Boy do I ever love European train stations!
I've said that here many times before, and it remains true - European train stations just really have a hold on me! There is something about them that I absolutely love. Perhaps it's what they represent: the idea of travel, of hopping at the last minute onto a train bound for a new destination, or returning to a treasured favorite. Maybe it's the cavernous interiors and the stunning architecture. Maybe it's something else entirely that I haven't put my finger on yet.
Whatever it is, it just draws me in.
Which reminds me that I wrote this long post about my whole addiction to train stations over a year ago. Check it out and let me know what you think!
I've been in Copenhagen Central Station several times now with a camera - and each time I come back with different shots than before. My preference is to arrive early on a weekend morning, when you can skip the weekday work rush of commuters. It's just better when it's not crowded.
As you know, I tend to prefer generally empty scenes. In addition to enjoying it more when I have it to myself (it's quieter and more peaceful, it's easier to think about your shots, and you don't have people in front of things you want to photograph), I also, artistically speaking, just like to show places without a horde of tourists there so you can actually see the thing I am photographing. I prefer to show you the whole scene, if possible.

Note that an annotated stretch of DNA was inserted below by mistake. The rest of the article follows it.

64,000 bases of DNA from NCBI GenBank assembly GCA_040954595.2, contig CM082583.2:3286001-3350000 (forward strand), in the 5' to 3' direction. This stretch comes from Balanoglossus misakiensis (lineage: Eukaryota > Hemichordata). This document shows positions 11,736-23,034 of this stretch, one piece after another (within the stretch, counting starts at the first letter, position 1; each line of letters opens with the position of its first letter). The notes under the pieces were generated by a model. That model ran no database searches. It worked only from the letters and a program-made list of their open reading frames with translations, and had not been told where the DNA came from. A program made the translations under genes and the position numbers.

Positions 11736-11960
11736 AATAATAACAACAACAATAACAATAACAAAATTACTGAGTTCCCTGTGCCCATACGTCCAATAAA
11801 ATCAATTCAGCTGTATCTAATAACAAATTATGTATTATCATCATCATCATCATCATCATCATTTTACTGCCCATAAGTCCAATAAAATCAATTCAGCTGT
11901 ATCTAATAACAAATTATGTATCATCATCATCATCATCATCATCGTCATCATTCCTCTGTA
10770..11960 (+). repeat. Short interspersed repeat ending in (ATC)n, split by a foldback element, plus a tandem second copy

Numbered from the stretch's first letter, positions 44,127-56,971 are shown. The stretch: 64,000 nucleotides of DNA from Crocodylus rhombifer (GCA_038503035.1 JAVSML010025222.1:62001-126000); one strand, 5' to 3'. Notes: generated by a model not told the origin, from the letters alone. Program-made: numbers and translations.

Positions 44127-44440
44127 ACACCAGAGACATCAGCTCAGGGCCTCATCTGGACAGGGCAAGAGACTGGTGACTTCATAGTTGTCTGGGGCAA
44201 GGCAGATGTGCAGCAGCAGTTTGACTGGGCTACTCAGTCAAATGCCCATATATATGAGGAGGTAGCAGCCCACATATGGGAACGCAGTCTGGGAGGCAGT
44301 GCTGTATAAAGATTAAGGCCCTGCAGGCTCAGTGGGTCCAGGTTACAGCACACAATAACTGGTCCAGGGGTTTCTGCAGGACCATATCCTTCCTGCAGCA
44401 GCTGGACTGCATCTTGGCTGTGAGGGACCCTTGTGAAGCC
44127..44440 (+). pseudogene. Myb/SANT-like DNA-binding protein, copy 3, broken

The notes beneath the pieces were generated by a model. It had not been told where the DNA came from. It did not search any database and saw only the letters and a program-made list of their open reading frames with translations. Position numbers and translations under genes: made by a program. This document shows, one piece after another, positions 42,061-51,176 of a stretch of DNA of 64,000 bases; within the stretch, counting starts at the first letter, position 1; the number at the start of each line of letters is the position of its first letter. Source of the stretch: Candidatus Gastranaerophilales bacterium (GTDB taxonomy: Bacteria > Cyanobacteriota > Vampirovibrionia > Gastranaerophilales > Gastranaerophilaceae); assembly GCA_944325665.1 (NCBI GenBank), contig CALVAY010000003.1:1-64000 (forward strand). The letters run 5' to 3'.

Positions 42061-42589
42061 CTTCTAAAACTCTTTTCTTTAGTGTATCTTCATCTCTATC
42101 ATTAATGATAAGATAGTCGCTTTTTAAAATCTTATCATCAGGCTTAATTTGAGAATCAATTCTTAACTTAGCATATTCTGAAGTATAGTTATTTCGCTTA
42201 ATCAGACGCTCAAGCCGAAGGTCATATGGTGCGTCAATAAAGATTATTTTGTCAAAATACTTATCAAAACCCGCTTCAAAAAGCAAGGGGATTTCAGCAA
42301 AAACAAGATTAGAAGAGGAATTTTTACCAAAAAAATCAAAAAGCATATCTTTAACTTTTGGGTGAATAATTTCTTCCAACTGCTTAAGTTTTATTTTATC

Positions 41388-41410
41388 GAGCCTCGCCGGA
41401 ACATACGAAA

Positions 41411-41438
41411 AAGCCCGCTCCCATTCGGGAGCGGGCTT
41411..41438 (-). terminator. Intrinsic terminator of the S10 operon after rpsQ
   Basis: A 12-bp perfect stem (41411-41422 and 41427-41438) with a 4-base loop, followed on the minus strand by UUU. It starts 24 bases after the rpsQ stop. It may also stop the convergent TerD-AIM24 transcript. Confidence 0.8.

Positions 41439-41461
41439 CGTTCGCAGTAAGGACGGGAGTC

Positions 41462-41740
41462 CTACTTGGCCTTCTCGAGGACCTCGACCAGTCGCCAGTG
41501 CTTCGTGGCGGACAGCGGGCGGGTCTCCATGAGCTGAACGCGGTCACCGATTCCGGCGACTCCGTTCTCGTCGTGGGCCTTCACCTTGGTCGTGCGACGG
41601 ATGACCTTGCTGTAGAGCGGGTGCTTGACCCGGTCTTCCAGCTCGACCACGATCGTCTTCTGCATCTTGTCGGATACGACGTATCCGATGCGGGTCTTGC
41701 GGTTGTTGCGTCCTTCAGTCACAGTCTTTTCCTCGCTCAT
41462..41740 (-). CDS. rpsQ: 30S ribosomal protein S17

While having people in an image can improve it at times (depending on what you are trying to convey, I guess), I still err on the side of wanting things empty. It's just what I like, I guess. Then again, I'm becoming more introverted as I get older, so maybe I'm just being fussy. :-)
But these shots were taken on a weekday evening back in March. I was actually heading to a customer event at Tivoli Gardens, and was early enough that I had some spare time on my hands. Since I was toting along my camera, I figured I might as well wander to the train station and get a few shots. It's always fun to explore a place like this, right?
Well, I'm glad I did!
On my previous visits, somehow I completely missed the shots of the front with the digital clock display all lit up and showing the current time, as well as the tracks coming at you and the bits of graffiti. I had always entered from a different angle, so I had never seen this. That's why it's good to return to familiar spots - you can always find something new there, or a new perspective on something that you think is "old news".
I also missed Vesterport Station on previous visits, which is literally a few hundred feet away from Central Station, and, for photographic purposes, is well worth a quick stop. I loved that sign on top shining bright, deep into blue hour with the bright red letters across the top of the station. How can you NOT love something like that?